What do you feel when you wake up one fine morning, pick up the newspaper and find a photo on the front page of burqa-clad women picketing in favour of discriminatory, distorted, so-called Islamic laws?
Your first reaction is to bang your head against the wall (in case you’re really worked up on the issue). As you don’t intend to do literally anything of the kind, you let the moment pass.
Two weeks back when I read about the Council of Islamic Ideology’s questionnaire on women’s status I couldn’t but utter ‘Oh God, these people! They speak a dead language and they live in a cocoon.’
And 1 thought: In their fanaticism they have become blind as a bat. But no. Not as a bat. Bats have a remarkable facility of echo location. And these people seem to locate neither objects nor concepts. Least of all, the change, the reality. They sound so oblivious of it all.
Thus CII states in the questionnaire it has sent to elicit people’s opinions: “To satisfy their own lust, westernised individuals in Pakistan want to bring women out of their homes and make them the centre of attraction in society in negation of Islamic instructions. They wish to thrust on the woman, economic responsibilities in addition to her family responsibilities. In your opinion, what weaknesses will result in an Islamic society because of this unnatural approach?”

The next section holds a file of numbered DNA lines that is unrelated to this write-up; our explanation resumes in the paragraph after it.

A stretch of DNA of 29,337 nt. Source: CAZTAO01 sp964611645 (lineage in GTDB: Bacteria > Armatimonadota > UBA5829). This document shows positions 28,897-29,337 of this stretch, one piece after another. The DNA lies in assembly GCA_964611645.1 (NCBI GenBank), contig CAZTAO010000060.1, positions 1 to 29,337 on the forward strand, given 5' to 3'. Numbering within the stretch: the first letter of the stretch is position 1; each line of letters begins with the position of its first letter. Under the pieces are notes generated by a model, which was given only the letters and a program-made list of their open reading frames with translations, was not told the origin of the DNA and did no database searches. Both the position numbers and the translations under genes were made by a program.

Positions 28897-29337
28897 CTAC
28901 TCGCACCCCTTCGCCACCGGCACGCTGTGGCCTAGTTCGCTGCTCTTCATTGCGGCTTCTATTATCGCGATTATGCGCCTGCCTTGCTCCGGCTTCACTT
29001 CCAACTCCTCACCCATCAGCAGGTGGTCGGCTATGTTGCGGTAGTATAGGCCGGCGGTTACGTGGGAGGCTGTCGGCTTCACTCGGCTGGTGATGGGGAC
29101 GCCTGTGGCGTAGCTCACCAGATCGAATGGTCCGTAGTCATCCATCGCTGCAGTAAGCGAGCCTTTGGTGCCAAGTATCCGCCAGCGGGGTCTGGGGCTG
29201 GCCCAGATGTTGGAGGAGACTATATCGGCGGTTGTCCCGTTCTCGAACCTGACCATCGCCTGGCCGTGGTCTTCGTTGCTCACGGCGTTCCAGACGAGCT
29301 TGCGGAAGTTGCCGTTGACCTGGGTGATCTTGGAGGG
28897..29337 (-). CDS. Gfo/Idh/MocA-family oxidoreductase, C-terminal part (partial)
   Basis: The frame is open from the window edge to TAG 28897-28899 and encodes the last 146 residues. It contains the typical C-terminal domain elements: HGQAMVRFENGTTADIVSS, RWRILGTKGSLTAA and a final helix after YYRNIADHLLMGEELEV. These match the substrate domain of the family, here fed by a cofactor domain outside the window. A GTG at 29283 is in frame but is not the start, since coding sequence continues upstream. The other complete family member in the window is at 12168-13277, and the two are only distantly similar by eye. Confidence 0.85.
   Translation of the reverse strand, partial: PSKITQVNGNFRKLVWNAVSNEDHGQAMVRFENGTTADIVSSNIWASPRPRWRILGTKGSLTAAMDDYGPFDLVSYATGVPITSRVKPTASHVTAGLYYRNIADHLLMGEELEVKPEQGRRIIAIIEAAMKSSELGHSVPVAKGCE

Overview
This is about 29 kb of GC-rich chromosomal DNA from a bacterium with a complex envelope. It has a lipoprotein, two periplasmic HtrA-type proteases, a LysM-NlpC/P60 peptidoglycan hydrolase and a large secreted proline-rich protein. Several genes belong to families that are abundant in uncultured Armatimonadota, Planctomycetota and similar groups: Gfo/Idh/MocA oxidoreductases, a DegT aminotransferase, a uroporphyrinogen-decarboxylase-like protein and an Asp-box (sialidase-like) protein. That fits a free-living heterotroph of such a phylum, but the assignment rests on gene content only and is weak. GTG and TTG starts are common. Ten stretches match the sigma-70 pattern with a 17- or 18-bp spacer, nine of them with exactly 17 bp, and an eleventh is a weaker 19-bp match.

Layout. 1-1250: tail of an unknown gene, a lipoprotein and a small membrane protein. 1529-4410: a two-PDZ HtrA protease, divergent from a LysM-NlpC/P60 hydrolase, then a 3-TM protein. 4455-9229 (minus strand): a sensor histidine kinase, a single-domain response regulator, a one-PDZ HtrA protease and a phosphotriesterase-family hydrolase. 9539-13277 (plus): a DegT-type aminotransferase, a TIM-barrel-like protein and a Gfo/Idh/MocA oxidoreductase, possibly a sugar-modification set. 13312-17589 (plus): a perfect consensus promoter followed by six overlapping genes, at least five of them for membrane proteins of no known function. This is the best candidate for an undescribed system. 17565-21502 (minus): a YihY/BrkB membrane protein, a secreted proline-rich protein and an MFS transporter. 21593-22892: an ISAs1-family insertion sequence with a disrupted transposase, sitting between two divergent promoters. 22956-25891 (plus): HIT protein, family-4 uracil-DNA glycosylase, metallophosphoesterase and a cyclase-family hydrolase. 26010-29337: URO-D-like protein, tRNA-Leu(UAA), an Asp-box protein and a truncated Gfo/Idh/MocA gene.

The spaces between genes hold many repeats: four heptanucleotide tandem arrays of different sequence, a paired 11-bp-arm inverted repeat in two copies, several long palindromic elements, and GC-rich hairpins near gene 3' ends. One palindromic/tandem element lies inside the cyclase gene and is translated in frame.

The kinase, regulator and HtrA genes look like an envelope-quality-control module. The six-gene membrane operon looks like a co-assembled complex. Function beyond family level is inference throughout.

We have been reciting the Quran without knowing its meaning since our childhood. I don’t remember anybody ever encouraging me to read its Urdu translation. Whenever I said, “Mother, I am reading its translation,” she said “O.K. That’s fine. But read it in Arabic too,” with an implication that reading in Arabic is far more desirable (though you can’t understand a word) than reading the Tarjuma. As a growing child I found it a double task to read it both in Arabic and Urdu. Thus most of the time I ended up just reciting it in Arabic.
When I grew up I was told that reading the Urdu translation is useless unless you read it along with Tafseer. I don’t disagree with this observation. You can’t take the Divine book lightly. If you really want to understand it you’ve got to study it thoroughly, seriously. And it requires an immense effort as well as a genuine desire.
Published in Dawn, Karachi, Pakistan, in its Friday Magazine, 13 December 1996.
The first thing that strikes you when you land in Jakarta is its airport. The glass-covered pavilions and ramp ways are flanked on both sides by lush foliage and tall trees. You feel as if you are walking through a garden. A perfect blend of traditional Javanese structure and modern technology, the simple, graceful building of Sukarno-Hatta International Airport, opened in 1985–the recipient of the Aga Khan Architecture Award–is a window to the rich and unique cultural identity of Indonesian archipelago.